History of St Michael the Archangel, Brantham

Brantham is believed to derive its name from the Anglo Saxon meaning “Burnt Home”. This would indicate that the Vikings often raided the old settlement of Brantham, which is situated just north of Manningtree on the river Stour, in the 10th century. It is highly probable that a church has stood on the present location for 1,000 years or more, albeit initially of a wooden construction.

In its early days the Church came under the jurisdiction of Battle Abbey, hence the Shield of the Abbey on the organ case. In 1331, John de Kent was appointed the Priest in charge of St. Michaels, Brantham and also St. Michaels, Coventry. The latter Church is now the third great Cathedral of that city. There is a picture of Epstein’s “St. Michael and the Devil”, sculpted to adorn the re-built Coventry Cathedral, brought to Brantham by a former Rector to commemorate our link with Coventry. Brantham Church also had connections with Dodnash Priory, founded in 1188. When the priory was dissolved at the time of the Reformation the connection was lost. However, it is thought that a little of the Priory’s medieval glass found its way to Brantham and is now placed in one of the south facing nave windows.

The oldest sections of the Church are the 14th Century Arches and Pillars, which are situated between the Nave and the North Aisle, and the Piscina set in the South Wall, adjacent to the Pulpit.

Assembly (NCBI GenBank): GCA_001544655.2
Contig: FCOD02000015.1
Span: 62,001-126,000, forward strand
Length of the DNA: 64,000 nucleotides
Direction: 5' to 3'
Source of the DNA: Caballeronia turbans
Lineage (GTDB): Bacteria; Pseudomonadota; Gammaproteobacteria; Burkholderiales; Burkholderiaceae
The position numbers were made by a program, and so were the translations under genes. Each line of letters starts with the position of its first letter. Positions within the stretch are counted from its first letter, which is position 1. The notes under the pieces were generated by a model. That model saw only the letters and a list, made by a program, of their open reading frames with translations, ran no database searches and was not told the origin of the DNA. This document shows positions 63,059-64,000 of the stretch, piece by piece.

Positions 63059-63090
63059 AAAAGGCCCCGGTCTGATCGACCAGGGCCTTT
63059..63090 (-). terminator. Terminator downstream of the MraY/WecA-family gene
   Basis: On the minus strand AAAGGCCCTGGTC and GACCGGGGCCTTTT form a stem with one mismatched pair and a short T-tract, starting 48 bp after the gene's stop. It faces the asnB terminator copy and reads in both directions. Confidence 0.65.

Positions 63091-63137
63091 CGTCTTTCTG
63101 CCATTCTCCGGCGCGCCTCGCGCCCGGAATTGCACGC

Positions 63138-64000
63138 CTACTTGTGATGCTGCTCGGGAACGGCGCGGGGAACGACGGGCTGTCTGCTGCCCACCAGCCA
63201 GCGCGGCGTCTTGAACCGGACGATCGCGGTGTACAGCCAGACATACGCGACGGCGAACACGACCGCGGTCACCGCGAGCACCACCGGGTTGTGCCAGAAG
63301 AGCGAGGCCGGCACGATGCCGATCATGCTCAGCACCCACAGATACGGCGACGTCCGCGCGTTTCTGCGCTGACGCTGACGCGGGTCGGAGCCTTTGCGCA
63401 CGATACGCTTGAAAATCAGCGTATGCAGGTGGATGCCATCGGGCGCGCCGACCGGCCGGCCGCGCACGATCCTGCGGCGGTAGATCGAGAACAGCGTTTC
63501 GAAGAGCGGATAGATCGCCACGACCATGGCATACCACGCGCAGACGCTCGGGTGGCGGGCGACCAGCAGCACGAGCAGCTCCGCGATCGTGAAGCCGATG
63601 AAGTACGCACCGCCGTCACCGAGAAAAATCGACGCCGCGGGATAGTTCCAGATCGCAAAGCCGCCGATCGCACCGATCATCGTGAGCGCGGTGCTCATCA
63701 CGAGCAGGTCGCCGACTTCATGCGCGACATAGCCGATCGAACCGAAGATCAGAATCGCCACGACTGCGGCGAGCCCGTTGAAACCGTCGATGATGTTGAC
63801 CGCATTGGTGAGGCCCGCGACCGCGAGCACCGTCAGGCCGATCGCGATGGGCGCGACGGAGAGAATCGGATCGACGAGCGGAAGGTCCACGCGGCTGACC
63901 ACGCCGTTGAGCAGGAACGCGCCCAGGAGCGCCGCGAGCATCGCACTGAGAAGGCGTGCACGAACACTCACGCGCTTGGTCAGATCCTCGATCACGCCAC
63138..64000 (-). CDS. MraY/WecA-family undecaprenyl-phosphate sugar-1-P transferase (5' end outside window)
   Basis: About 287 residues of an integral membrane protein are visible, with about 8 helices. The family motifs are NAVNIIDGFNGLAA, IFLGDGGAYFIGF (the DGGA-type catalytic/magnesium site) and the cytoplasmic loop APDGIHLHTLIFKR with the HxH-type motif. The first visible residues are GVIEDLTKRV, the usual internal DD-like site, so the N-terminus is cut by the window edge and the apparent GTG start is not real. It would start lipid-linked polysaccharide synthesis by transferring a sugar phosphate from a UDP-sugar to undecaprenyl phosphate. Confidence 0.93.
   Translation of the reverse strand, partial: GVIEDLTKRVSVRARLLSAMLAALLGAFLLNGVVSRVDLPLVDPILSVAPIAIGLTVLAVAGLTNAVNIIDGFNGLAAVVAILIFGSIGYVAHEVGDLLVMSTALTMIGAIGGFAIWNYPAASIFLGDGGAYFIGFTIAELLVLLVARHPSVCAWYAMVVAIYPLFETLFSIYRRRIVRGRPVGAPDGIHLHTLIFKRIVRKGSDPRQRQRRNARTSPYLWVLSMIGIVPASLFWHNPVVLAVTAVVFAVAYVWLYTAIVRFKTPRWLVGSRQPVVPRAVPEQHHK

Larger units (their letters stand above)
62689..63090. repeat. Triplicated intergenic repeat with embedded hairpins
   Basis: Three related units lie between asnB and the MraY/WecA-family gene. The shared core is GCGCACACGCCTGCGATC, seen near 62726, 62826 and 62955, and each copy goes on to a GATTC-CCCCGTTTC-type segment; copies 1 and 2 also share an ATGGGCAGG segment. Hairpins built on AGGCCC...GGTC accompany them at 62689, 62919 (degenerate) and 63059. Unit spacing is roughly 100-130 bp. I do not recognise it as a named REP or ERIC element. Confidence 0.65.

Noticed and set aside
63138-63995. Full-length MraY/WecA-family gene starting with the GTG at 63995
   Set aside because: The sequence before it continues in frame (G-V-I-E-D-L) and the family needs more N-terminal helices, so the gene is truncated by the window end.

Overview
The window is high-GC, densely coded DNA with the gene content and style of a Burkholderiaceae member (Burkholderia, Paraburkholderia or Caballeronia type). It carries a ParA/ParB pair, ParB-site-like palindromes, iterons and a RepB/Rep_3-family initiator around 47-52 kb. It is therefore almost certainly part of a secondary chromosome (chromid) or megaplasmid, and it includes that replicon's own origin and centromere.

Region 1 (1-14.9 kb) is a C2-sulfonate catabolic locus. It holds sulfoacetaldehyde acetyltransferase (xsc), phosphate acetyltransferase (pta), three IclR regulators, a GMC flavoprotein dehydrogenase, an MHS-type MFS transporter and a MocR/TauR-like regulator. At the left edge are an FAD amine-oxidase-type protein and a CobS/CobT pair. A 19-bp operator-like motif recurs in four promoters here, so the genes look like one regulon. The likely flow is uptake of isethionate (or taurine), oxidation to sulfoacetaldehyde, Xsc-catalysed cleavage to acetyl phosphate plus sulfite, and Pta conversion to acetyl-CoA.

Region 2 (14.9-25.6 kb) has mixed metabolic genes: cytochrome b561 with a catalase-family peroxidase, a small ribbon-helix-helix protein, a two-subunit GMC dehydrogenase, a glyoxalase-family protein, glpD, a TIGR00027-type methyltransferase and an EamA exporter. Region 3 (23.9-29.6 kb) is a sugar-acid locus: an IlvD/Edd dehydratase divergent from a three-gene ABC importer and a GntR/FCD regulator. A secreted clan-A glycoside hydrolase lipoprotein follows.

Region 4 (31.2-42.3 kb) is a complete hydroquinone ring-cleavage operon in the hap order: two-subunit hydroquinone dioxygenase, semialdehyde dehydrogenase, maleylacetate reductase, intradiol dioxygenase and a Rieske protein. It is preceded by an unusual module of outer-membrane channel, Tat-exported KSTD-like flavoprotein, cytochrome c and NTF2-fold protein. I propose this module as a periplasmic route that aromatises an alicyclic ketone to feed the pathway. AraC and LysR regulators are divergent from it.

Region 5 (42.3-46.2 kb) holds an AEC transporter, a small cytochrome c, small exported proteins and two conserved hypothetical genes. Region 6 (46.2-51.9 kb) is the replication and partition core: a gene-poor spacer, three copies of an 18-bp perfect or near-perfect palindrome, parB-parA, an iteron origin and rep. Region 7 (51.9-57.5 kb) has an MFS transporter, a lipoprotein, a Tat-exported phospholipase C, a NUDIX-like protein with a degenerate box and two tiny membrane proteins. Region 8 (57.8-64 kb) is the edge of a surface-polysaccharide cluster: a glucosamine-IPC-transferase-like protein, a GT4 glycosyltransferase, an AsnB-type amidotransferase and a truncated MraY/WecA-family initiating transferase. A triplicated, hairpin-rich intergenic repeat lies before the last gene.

In around 1800, the Church was almost entirely rebuilt. The walls are generally of limestone blocks and fieldstone rubble with some knapped flint work. Some Septaria (River stone) is also used on the south facing walls. The North Aisle was demolished and the Arches and Pillars were then built into the north wall of the Nave. Also the Tower was embattled, pinnacled and lowered to a point below the present louvered windows.

In 1869, Edward Hakewell carried out major restoration work with the re-building and enlargement of the Chancel, the North Aisle, and the opening up of the Arcadia once again. The South Porch was demolished and the doorway blocked up leaving just the North Porch and doorway. The Tower was rebuilt to its present height.

Almost 100 years later, in 1957, the Choir Vestry was constructed on the site of the old South Porch and this doorway was re-opened. The original of the large Constable painting near the Rector’s stall  “Christ blessing little Children” hangs in the Emmanuel College Library in Cambridge.

The Nave was completely re- roofed in 2003, the Rector’s vestry was renovated in 2011 after the part of the ceiling collapsed and we are currently working towards installation of toilets.